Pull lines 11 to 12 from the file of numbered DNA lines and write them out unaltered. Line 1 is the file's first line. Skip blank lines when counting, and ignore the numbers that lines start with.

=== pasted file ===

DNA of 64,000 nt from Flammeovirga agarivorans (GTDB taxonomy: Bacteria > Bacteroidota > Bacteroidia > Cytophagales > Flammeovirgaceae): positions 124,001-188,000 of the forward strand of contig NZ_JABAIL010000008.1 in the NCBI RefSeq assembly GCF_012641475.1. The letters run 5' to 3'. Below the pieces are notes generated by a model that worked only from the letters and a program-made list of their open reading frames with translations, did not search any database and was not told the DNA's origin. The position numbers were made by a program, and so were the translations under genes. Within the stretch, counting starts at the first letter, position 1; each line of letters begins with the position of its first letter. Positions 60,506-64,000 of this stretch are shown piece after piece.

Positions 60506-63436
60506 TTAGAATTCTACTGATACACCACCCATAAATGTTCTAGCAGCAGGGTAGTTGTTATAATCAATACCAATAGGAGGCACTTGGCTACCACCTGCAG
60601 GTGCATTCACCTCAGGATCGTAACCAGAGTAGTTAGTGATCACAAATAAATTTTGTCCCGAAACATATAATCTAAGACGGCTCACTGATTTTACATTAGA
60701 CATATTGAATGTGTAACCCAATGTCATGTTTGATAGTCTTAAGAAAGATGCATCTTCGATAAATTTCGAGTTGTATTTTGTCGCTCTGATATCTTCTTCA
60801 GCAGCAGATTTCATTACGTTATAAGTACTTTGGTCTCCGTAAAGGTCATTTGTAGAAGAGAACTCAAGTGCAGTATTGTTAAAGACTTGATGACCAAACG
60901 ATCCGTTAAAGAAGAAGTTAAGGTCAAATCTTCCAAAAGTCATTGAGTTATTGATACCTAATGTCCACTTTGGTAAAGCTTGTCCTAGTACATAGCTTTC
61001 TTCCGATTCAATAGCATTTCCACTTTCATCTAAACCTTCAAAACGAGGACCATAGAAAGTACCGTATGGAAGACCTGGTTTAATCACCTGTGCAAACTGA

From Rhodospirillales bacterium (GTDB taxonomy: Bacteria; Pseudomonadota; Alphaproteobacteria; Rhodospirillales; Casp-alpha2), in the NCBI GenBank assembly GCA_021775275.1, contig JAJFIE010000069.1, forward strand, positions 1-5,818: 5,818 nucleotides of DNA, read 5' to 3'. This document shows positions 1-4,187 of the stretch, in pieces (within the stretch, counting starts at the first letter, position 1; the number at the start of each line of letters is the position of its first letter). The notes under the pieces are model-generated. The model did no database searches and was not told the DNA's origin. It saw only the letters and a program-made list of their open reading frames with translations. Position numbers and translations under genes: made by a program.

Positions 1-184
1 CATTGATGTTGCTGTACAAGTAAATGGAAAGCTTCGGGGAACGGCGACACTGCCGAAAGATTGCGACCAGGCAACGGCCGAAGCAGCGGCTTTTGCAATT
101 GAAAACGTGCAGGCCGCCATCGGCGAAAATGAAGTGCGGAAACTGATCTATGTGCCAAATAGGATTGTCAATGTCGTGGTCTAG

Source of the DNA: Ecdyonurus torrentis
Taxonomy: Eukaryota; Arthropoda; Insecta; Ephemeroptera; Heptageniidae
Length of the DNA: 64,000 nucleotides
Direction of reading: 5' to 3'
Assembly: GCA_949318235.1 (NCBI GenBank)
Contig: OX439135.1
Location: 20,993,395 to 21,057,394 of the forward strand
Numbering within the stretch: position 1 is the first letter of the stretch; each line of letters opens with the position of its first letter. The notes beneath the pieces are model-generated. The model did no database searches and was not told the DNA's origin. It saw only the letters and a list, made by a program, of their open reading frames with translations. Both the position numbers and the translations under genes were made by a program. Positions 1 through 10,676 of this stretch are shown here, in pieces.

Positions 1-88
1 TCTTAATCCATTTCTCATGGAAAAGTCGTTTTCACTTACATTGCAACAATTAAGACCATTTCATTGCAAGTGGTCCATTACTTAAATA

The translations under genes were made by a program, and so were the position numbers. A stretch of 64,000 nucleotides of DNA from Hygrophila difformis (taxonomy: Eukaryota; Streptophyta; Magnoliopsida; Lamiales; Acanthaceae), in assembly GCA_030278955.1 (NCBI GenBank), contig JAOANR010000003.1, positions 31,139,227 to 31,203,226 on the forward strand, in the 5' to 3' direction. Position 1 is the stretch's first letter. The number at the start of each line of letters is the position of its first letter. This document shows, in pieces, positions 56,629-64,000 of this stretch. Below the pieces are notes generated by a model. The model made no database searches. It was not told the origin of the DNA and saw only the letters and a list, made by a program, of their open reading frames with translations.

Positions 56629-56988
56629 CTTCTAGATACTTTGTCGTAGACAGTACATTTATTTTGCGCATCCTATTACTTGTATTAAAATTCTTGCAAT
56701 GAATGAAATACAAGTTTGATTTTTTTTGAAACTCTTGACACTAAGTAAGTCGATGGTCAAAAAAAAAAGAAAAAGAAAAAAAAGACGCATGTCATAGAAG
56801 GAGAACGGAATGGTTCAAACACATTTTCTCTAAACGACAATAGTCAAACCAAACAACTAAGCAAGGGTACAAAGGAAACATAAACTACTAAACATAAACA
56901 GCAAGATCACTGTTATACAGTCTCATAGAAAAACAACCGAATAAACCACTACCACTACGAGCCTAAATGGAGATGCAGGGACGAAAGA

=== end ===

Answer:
1 CATTGATGTTGCTGTACAAGTAAATGGAAAGCTTCGGGGAACGGCGACACTGCCGAAAGATTGCGACCAGGCAACGGCCGAAGCAGCGGCTTTTGCAATT
101 GAAAACGTGCAGGCCGCCATCGGCGAAAATGAAGTGCGGAAACTGATCTATGTGCCAAATAGGATTGTCAATGTCGTGGTCTAG